My program also gave me the liberty to take courses in multiple departments. The classes here have very optimized student to professor ratio with more emphasis on class participation and reports, rather than exams (welcome to graduate school :P). This system really helps you choose classes that really interests you and motivates you to a learn a topic in more detail. I also found these classes as a great way to socialize with students from many different countries. With first year having less pressure of research, it’s a great time to explore the country and the culture. The university also organizes trips, parties and events to help us know more about their country. So, first year – explore, learn and socialize! After wrapping up the courses, it was time to start focusing on research. My research was focused on Perovskite Solar Cells, finding strategies to improve the device performance and stability. With an easy access to advanced fabrication and characterization machines, along with great supervision, the quality of my research was mostly dependent on my motivation and effort I put in.

However, I was assigned a Korean assistant professor (or, co-supervisor) (and trust me, a Korean boss is something you never want to have!). Under his supervision, I was taught that life is short, and an effort like hell needs to be put in to have an edge over others. The first six months of my second year was complete with sleepless nights, long working hours along with many rough moments. Many graduate students, independent of university location and nationality, can face this problem. It is important to keep yourself motivated and understand that it’s a learning experience. Throughout these experiences, I was able to exercise a sophisticated research roadmap and learned to use advanced characterization and fabrication tools. With a firm determination of gaining expertise in materials engineering, I was able to grow through this phase and saw my project work being scripted into a manuscript, ready for publication! As I entered my final semester, it was time to dive into the job-hunting process. Finding a job in Japan of your choice is extremely difficult without Japanese skills. However, industrial opportunities are countless if you can speak Japanese. Hence, I recommend students, who plan to apply to Japanese universities/companies to start learning Japanese back in India itself.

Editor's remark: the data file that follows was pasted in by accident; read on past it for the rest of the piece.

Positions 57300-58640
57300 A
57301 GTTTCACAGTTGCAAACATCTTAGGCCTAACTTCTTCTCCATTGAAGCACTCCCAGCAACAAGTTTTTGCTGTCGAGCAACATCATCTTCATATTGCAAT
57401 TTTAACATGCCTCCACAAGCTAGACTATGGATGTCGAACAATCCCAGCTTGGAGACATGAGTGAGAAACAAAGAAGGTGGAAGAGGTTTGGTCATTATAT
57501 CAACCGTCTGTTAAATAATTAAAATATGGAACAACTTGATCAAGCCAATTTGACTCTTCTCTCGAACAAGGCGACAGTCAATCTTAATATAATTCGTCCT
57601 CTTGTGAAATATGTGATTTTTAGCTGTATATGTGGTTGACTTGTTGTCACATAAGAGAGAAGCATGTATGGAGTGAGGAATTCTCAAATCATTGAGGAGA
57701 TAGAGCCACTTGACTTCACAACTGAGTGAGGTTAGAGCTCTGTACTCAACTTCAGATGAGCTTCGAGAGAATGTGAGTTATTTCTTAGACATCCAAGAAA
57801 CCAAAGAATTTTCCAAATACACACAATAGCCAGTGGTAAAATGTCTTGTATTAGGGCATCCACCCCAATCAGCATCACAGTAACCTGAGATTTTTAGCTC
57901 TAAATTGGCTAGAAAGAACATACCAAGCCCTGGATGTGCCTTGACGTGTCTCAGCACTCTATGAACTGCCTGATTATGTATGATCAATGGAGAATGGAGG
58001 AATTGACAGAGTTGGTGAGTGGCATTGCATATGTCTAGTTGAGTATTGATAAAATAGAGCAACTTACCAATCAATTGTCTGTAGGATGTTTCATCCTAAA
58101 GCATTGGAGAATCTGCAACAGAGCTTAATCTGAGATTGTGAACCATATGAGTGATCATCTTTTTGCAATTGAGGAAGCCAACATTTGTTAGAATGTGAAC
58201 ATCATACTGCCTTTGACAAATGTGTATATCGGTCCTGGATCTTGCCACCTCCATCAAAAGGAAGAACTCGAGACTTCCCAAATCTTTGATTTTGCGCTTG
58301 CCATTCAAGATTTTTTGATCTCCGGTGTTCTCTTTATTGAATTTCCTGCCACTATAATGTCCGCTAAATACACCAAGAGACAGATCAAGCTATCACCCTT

AUTHOR’S NOTE: Looking back into my last 20 months of graduate studies, it was extremely challenging, but a rewarding experience. Tokyo is a great city, and also the safest in the world. Todai is hugely respected in academic arena. Moreover, living in a Japanese culture changes you a lot. You learn to strive for perfection, dedication and simplicity. With an access to some of the most advanced technologies for research, I have almost no boundaries to dig deeper into the world of materials and collaborate with some of the smartest minds. However, in the end, it all comes down to loving your research topic and think how it can help achieve your goals. It’s also necessary for students back in IIT to not feel discouraged to apply to universities if they do not have a great CPI or a foreign intern tag. IITs are extremely respected in research world. Try to look for alternatives, chat with professors to discuss a research topic of your interest and make that application happen.